Did you know that, according to the Healthcare Cost and Utilization Project Statistical Brief on ambulatory surgeries that were major and performed in 2019 in facilities that were hospital-owned, there were 19.2 million surgeries in that year?
This was quite a big increase from the year 1995 when this number was 13.4 million.
Considering these statistics, you might be considering opening up a surgery center and considering the right things when building it, such as surgery center equipment.
However, if you don’t know what you need to consider, this can be quite stressful.
Fortunately, in this article, we’ll review what you need to consider when building a surgery center.
Finally, you can build a surgery center and start serving your patients who come in for surgery. Read on to learn more.
Location of the Surgery Center
One of the most important aspects you need to consider when building a surgery center is the location. This is because it will have a big impact on how many clients you get, which will have a big impact on how successful your surgery center is.
When it comes to location, you should be looking for proximity to facilities other than your own, the area having high visibility, and the convenience of access.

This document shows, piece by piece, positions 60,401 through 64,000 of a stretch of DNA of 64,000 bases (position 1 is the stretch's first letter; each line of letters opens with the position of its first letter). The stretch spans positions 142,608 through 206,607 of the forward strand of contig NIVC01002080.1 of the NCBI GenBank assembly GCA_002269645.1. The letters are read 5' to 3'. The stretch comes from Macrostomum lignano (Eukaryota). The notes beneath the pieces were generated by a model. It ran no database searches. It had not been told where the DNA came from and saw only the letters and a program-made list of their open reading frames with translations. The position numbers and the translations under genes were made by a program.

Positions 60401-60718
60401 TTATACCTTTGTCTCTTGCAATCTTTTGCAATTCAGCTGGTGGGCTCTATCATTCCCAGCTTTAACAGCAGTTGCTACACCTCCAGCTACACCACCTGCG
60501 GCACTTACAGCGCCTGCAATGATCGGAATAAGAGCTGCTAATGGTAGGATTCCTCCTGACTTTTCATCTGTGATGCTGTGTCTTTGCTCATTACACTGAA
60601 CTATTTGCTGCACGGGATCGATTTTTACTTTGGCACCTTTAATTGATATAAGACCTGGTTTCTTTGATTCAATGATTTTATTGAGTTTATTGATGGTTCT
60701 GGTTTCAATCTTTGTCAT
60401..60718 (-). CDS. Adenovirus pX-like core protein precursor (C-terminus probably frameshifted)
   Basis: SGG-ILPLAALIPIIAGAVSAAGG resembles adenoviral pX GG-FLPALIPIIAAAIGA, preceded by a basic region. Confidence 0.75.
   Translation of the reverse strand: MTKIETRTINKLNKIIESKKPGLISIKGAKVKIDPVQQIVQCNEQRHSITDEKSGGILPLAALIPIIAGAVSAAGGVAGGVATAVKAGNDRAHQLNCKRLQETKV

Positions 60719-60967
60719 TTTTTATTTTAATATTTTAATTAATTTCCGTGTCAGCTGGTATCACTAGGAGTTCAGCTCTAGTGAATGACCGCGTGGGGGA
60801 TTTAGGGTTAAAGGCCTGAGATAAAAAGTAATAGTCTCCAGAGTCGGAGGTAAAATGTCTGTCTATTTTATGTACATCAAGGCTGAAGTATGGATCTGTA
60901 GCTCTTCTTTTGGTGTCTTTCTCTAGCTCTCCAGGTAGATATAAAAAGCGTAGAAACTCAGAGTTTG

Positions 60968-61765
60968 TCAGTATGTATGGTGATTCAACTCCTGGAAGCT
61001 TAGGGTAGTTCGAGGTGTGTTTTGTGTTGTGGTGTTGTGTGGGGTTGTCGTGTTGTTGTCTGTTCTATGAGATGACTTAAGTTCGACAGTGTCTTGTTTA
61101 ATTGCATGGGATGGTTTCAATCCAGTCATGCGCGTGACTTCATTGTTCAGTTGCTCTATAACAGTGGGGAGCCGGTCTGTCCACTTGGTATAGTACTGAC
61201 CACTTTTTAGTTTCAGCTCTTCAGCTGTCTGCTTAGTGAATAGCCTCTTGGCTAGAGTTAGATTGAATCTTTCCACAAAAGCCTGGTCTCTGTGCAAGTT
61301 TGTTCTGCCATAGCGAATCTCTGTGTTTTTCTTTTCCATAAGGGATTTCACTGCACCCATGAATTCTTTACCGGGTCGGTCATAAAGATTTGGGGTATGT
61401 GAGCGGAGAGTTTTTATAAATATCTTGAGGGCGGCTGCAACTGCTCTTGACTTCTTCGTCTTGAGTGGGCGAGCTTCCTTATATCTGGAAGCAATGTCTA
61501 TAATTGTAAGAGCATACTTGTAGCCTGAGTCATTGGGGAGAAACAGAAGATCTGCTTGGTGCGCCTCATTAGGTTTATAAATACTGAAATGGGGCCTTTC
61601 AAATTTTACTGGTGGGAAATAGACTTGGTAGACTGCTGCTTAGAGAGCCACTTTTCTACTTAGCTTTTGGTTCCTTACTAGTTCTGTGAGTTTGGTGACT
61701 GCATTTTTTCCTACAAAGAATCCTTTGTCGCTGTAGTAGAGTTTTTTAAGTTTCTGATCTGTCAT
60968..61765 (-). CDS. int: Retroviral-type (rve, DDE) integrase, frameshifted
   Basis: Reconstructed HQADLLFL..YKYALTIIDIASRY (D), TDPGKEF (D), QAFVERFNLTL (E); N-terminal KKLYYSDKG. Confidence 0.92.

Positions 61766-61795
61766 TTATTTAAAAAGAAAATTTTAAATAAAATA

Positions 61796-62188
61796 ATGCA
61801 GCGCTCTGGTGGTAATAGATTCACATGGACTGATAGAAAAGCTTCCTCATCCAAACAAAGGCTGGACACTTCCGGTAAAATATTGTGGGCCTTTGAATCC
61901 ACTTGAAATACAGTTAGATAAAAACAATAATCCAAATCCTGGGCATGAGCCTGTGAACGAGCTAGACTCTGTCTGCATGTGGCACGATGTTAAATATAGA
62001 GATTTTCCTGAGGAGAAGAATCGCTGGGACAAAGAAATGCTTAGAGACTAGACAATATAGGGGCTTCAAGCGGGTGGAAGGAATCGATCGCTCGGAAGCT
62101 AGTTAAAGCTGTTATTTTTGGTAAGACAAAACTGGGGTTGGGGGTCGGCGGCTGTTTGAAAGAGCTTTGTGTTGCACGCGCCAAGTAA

Surgery Center Equipment
One of the things you need to think about when you’re building a surgery center or ambulatory surgery center is the equipment you’ll be using in it. From autoclaves to stretchers, IV poles to warming cabinets, you need to ensure that you meet all the needs of your patients.
Once you have a list put together of your equipment, you should also think about timing.
After all, some equipment for surgery centers might be on backorder or not ready to ship.
By putting together this list far ahead of time, you’ll be able to save on money (for example, you won’t have to pay for the costs of expedited shipping) as well as headaches.
When the surgery center equipment arrives, you’ll also need to schedule an installation timeline.
When it comes to this installation, hire professionals who already have industry experience and all the required licenses and certificates for installing surgery center equipment.
Additionally, make sure they know what the building codes required for medical facilities are.
Services And Facilities
Services and facilities are also important to consider when you’re building a surgery center. This is because the services you provide will have an impact on the type of equipment you’re buying, as well as which facilities you want to have available for clients.
This will be the first step you take when it comes to understanding the layout of your surgery center, which is what we’ll cover next.
In addition to surgery center equipment, this guide will also demonstrate how important it is to consider the layout of your surgery center. You need to think about the floor plan, the placement of electrical outlets, and where suites would go (as well as whether they’d be sectioned off).
It’s also important to think about the size of hallways and doors, as you want them to be large enough to make the maneuverability of equipment and patients easier.